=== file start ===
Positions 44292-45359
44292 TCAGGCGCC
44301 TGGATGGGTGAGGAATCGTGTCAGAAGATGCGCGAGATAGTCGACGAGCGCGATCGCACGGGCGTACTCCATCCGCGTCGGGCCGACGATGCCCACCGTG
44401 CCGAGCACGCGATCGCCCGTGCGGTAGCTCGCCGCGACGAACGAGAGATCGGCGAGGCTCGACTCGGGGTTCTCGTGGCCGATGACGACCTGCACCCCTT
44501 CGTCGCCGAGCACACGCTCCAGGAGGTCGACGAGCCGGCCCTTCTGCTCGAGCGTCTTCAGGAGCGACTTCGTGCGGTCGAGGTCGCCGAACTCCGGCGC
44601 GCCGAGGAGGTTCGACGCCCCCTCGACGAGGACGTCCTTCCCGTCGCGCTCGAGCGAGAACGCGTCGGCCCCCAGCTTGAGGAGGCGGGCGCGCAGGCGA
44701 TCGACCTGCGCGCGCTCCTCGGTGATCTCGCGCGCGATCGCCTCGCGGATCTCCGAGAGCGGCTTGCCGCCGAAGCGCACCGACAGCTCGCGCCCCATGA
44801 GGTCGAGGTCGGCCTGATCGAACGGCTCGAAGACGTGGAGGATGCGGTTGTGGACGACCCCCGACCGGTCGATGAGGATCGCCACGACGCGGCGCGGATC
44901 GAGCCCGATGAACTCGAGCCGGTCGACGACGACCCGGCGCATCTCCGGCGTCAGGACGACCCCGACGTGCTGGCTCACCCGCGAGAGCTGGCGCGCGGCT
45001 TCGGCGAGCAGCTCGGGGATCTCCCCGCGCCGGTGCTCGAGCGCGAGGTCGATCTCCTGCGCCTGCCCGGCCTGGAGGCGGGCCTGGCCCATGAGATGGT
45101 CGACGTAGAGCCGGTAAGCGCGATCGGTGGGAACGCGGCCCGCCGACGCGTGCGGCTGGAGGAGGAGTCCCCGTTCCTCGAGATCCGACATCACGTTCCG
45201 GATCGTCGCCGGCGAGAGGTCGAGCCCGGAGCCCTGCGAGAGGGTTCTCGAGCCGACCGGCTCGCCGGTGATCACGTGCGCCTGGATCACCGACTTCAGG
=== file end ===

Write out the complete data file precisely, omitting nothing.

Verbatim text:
Positions 44292-45359
44292 TCAGGCGCC
44301 TGGATGGGTGAGGAATCGTGTCAGAAGATGCGCGAGATAGTCGACGAGCGCGATCGCACGGGCGTACTCCATCCGCGTCGGGCCGACGATGCCCACCGTG
44401 CCGAGCACGCGATCGCCCGTGCGGTAGCTCGCCGCGACGAACGAGAGATCGGCGAGGCTCGACTCGGGGTTCTCGTGGCCGATGACGACCTGCACCCCTT
44501 CGTCGCCGAGCACACGCTCCAGGAGGTCGACGAGCCGGCCCTTCTGCTCGAGCGTCTTCAGGAGCGACTTCGTGCGGTCGAGGTCGCCGAACTCCGGCGC
44601 GCCGAGGAGGTTCGACGCCCCCTCGACGAGGACGTCCTTCCCGTCGCGCTCGAGCGAGAACGCGTCGGCCCCCAGCTTGAGGAGGCGGGCGCGCAGGCGA
44701 TCGACCTGCGCGCGCTCCTCGGTGATCTCGCGCGCGATCGCCTCGCGGATCTCCGAGAGCGGCTTGCCGCCGAAGCGCACCGACAGCTCGCGCCCCATGA
44801 GGTCGAGGTCGGCCTGATCGAACGGCTCGAAGACGTGGAGGATGCGGTTGTGGACGACCCCCGACCGGTCGATGAGGATCGCCACGACGCGGCGCGGATC
44901 GAGCCCGATGAACTCGAGCCGGTCGACGACGACCCGGCGCATCTCCGGCGTCAGGACGACCCCGACGTGCTGGCTCACCCGCGAGAGCTGGCGCGCGGCT
45001 TCGGCGAGCAGCTCGGGGATCTCCCCGCGCCGGTGCTCGAGCGCGAGGTCGATCTCCTGCGCCTGCCCGGCCTGGAGGCGGGCCTGGCCCATGAGATGGT
45101 CGACGTAGAGCCGGTAAGCGCGATCGGTGGGAACGCGGCCCGCCGACGCGTGCGGCTGGAGGAGGAGTCCCCGTTCCTCGAGATCCGACATCACGTTCCG
45201 GATCGTCGCCGGCGAGAGGTCGAGCCCGGAGCCCTGCGAGAGGGTTCTCGAGCCGACCGGCTCGCCGGTGATCACGTGCGCCTGGATCACCGACTTCAGG